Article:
‘Devs Doing It Right’: Little Labs’ Facer Platform Making Big Strides in Wearables Market

‘Devs Doing It Right’: Little Labs’ Facer Platform Making Big Strides in Wearables Market

Marcus Koosmann

In our continuing search to find what all successful developers have in common, we recently chatted with Marcus Koosmann, Lead Software Engineer at Little Labs. Named one of the 25 hottest Los Angeles startups in 2015, Little Labs’ bread and butter is Facer, the world’s largest watch face customization platform, now offering more than 15,000 different designs from a community of over 6,000 designers.

We asked Marcus about creating memorable user experiences in the watch face space and what everyone should keep in mind when developing for wearables.

Can you tell us a bit about Facer?

 Facer is the most advanced watch face design tool on the market today, and the first cross-platform watch face editor with support for Android Wear and Tizen. It offers a drag-and-drop option for beginners to create a watch face in a few minutes, or for advanced designers to create more elaborate watch faces. Facer also offers a publishing platform for designs, which is available on all major smart watches.

What are some of the differences between developing for mobile vs. developing for wearables?

 The key difference is the intention. People can spend up to an hour playing games on their smartphone. This is not something that happens on smart watches. Sessions are much shorter, sometimes just seconds. Because of this, all interactions have to be extremely focused. In addition, the small watch screen means interactions need to be simple.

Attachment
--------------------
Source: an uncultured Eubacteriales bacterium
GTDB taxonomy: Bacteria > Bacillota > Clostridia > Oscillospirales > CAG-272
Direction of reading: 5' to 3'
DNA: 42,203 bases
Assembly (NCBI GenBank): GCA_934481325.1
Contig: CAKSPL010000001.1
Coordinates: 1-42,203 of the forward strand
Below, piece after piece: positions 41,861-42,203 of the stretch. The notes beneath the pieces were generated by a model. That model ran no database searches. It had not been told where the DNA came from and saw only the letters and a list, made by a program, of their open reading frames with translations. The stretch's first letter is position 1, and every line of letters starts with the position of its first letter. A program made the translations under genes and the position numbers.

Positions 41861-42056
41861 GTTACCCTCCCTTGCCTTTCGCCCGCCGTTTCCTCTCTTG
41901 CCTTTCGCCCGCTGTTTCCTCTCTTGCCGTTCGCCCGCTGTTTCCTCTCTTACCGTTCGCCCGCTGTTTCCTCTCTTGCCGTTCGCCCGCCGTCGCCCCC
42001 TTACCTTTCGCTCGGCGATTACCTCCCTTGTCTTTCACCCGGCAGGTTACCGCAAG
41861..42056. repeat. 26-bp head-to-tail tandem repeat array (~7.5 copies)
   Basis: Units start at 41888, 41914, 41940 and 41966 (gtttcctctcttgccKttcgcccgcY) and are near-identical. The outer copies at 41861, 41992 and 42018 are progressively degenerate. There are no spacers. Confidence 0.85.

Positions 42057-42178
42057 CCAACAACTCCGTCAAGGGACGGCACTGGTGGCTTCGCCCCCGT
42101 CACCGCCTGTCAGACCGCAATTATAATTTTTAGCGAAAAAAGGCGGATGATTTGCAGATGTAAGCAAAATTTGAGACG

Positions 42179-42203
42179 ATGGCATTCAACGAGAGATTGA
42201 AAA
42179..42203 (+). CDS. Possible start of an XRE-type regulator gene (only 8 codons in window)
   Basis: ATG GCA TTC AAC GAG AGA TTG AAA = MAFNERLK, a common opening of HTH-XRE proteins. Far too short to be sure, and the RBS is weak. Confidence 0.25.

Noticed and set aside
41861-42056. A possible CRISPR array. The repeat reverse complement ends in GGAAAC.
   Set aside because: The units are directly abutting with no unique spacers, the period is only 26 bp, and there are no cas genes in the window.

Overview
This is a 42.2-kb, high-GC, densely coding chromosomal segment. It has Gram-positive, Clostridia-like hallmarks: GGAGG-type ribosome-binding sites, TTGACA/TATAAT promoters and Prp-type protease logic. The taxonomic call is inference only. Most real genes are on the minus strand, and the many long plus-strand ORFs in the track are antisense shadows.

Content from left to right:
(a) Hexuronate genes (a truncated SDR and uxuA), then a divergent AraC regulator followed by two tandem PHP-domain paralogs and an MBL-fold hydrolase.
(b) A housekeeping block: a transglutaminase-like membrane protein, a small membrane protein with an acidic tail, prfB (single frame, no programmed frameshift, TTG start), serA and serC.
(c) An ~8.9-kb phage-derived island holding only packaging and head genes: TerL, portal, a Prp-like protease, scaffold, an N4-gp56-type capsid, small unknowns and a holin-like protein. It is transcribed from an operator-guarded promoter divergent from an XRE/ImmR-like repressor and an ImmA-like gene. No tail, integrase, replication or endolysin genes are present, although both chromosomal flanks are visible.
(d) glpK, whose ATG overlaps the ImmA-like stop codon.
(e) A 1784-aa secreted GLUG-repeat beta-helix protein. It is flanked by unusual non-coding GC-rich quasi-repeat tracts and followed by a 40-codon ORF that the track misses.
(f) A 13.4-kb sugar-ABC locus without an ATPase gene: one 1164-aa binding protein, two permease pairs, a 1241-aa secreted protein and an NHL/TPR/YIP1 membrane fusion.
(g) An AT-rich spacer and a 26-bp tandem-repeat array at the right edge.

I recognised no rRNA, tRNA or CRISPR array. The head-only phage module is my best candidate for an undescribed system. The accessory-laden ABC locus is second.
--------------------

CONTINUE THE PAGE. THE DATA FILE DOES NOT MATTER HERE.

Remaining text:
What are some of the not-so-obvious, but still critically important keys to ‘doing wearables right’ from a development and user experience perspective?

Having clear iconography and very clear color codes is extremely critical given the small screen size and amount of time users spend on the interaction. It’s important that interactions and hierarchies are designed so final users can get through the micro-screen as quickly as possible. You need to make sure your transitions are fast, not elaborate.

How do you make your transitions fast?

We treat this as primarily a UX design issue. Since the Gear S3 supports CSS3, it’s very easy to add transitions and animations, so the challenge becomes how to use those tools judiciously. First, we try to reduce the need for transitions at all by consolidating screens and simplifying the app’s flow. We only have two main views in our app, so the user won’t ever have to drill down very far. Second, when we do want to soften the transitions between UX elements, I always try to choose a speed that’s a little faster than what I’d want in that moment since users are often on-the-go when they interact with the app. This is a pretty different context then programming.

Do you use native APIs or Web APIs?

We primarily use Web APIs in the app, which allows us to re-use existing code from our platform. We’re able to use a lot of the same testing tools, to test code before we send it to the watch. Also, with other platforms, you need an external framework to create the link between your web app and the device, but this is built into Tizen giving us direct access to those native APIs. Web APIs also allow us to ship new features very quickly. We build apps on a number of different smartwatch platforms, but because of the framework that’s available on Tizen, we’re able to create prototypes and ship features in a matter of days, where the same feature on another platform might take quite a bit longer.

What was the biggest technical hurdle you faced when developing Facer?